January 17-18, 2016
Lynchburg,Tennessee is even more rural than I’d thought it would be. We drove down miles of residential country roads to arrive there. With a population of 300 and something, it’s smaller than I thought too, even with the entire Jack Daniel’s Distillery as the major employer in the area. We arrived for the last tour of the day and enjoyed hearing about the history of the company and the methodology of production. There is a tasting tour, but as the tour guide said, they give you just enough to piss you off. It’s not enough to enjoy it. SOOO, we had to purchase a bottle. Interestingly, Lynchburg is in a dry county, there is no alcohol for sale there in restaurants or stores. HOWEVER, if you purchase a bottle (and this was on a Sunday too!) in the Jack Daniel’s gift shop, it is a commemorative bottle and exempt from the restriction. Tricky, huh? I wonder how much a politician was paid off for that little bit of extra consideration.
We rented a very cute guest house just down the street from the distillery and the town square. As I mentioned, we arrived on a Sunday, took the tour and then went out looking for some dinner. None of the little restaurants in town were opened, except for a Subway and a Chinese place and it was too cold to walk around anyway. Using google maps, I found a place that had pretty good reviews, showed that it was opened and was only 22 minutes away. Though it was ghastly dark and cold outside, we were adventurous (and hungry) enough to find this gem. However, once we got onto the one lane road, winding around a small mountain, with a river below us and no place to turn around, I was losing enthusiasm. I didn’t have time to get into full panic mode because we arrived at the place to find that it was closed for the season (thanks google maps). We went back to our cottage to snack on crackers, fruit and nuts that we still had from Nashville.
We were able to try local cuisine the next day. For breakfast we went to the Iron Skillet. There were a table full of caricatures of “good ole boys” at one table. They were friendly, but seemed to smirk at us walking in as much as we grinned at surprize at them. The menu included biscuits, gravy, and country ham along with standard fare. I just had some eggs, but Barry tried the salty county ham. All in all, It was cheap and tasty and entertaining.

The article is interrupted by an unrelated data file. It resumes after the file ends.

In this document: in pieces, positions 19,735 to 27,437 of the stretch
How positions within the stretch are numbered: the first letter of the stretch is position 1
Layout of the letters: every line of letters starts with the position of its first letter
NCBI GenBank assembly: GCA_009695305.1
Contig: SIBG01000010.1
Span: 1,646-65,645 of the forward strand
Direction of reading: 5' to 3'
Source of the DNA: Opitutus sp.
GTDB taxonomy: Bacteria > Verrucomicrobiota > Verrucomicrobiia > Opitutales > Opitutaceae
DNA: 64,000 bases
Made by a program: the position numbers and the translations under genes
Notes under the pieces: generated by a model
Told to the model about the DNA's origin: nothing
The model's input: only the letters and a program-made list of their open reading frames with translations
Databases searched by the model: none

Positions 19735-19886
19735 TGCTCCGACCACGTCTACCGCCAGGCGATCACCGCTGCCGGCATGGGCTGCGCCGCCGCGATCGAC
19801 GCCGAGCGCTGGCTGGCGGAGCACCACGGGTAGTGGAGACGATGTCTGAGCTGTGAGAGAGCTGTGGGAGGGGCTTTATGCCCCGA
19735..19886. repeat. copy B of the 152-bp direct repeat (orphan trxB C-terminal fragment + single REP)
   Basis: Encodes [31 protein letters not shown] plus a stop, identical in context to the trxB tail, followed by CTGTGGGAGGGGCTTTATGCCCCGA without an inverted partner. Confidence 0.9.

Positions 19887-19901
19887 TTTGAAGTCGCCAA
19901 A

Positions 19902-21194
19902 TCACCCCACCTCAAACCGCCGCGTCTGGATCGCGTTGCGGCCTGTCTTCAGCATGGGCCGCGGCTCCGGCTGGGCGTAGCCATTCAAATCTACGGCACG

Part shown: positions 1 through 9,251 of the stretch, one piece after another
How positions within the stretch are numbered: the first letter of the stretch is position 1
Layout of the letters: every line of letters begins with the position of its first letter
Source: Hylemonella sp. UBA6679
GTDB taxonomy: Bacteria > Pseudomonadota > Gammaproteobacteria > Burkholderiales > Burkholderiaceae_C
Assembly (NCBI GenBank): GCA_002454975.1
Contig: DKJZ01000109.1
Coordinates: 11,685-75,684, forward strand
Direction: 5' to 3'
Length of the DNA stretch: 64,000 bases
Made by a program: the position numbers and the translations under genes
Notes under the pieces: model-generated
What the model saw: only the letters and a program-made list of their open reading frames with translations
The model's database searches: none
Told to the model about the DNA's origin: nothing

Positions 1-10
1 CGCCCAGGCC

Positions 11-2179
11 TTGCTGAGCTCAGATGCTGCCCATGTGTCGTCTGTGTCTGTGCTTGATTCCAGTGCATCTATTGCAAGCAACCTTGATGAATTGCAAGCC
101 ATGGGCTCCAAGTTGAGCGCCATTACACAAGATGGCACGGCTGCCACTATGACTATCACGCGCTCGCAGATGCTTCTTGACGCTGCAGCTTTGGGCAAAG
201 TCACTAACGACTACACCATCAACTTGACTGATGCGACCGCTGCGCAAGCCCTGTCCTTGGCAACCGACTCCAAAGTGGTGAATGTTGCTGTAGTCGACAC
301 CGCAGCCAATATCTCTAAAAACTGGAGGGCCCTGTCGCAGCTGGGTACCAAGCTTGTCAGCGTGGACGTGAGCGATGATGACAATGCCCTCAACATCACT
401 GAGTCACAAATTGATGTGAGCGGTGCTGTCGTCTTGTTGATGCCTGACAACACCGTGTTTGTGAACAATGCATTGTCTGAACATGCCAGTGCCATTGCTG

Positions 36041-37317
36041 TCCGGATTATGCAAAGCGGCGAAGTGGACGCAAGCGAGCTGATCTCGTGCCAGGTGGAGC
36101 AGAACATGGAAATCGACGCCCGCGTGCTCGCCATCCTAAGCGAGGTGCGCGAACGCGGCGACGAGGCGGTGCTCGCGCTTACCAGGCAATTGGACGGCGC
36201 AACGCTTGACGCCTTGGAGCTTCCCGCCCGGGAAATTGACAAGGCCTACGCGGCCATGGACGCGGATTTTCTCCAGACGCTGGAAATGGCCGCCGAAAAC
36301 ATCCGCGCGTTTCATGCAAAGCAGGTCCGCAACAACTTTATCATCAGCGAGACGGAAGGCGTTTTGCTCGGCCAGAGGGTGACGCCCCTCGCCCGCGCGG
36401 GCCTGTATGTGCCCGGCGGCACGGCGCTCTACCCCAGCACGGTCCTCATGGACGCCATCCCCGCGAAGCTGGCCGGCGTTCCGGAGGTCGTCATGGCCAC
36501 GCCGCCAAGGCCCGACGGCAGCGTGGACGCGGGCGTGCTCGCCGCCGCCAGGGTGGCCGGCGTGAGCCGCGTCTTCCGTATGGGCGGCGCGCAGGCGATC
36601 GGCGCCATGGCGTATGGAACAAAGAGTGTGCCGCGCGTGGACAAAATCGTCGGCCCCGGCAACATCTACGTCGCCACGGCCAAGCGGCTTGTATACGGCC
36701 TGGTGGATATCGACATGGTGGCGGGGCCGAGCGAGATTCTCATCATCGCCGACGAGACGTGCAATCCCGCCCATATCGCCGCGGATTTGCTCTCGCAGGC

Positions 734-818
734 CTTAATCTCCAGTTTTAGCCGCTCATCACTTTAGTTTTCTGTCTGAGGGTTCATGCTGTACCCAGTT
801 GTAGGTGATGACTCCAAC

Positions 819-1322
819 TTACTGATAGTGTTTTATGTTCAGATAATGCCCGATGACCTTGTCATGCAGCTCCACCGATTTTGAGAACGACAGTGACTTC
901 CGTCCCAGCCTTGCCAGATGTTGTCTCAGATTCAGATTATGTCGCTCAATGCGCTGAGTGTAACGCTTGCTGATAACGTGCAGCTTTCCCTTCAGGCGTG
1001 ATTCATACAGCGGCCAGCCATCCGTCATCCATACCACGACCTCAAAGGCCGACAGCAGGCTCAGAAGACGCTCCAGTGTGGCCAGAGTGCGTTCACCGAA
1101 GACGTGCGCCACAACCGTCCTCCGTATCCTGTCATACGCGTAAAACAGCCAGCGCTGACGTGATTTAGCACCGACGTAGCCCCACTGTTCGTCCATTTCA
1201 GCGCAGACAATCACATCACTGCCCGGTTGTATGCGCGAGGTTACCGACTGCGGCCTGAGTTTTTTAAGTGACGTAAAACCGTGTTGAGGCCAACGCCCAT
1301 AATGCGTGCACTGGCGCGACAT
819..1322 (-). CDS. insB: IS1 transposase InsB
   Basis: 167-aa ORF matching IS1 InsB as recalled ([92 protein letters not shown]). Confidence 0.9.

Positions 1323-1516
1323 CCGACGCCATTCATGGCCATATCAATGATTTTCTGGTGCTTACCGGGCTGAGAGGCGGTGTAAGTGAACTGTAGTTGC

We shopped a little in the little, little town, then said adieu to our traveling partners, the Flemings. Barry and I spent some kicking back and reading Gardens and Guns and Southern Living magazines in the cottage, then we walked down to Miss Mary Bobo’s Boarding House Restaurant.
Miss Mary Bobo opened this historic home to guests, beginning in 1908. It is known for its traditional Southern cuisine, hosted family style with a hostess at each table. They only seat you if you’ve made reservations by phone and on a cold Monday afternoon, the place was filled! I thought it was charming. The food was all I had hoped. Barry and I agreed to sample, not eat. Still taking just taking small portions from the plates that were passed and then just nibbling at those, we were full by the end of the meal.
The menu of the day consisted of: sweet tea, country fried chicken, meatloaf, mashed potatoes, hot stuff relish (peppers and tomatoes), spiked applesauce (with Jack Daniel’s), fresh green beans with ham, macaroni and cheese (listed as a vegetable in a few other restaurants that went to in Tennessee, teehee!), yeast rolls, wonderful fried okra …. and for dessert….heavenly fudge pie, oh my! Yikes, it was all delicious and served in such lovely surroundings, and a local lady told us the history of the house, the family, its lodgers and its connection to Jack Daniel. I didn’t want to, but I had to buy their cookbook!
Part of the fun of this trip was the Southern food, so forboden to our usual mostly healthy diet, but you have to sin sometimes…fairly often, right?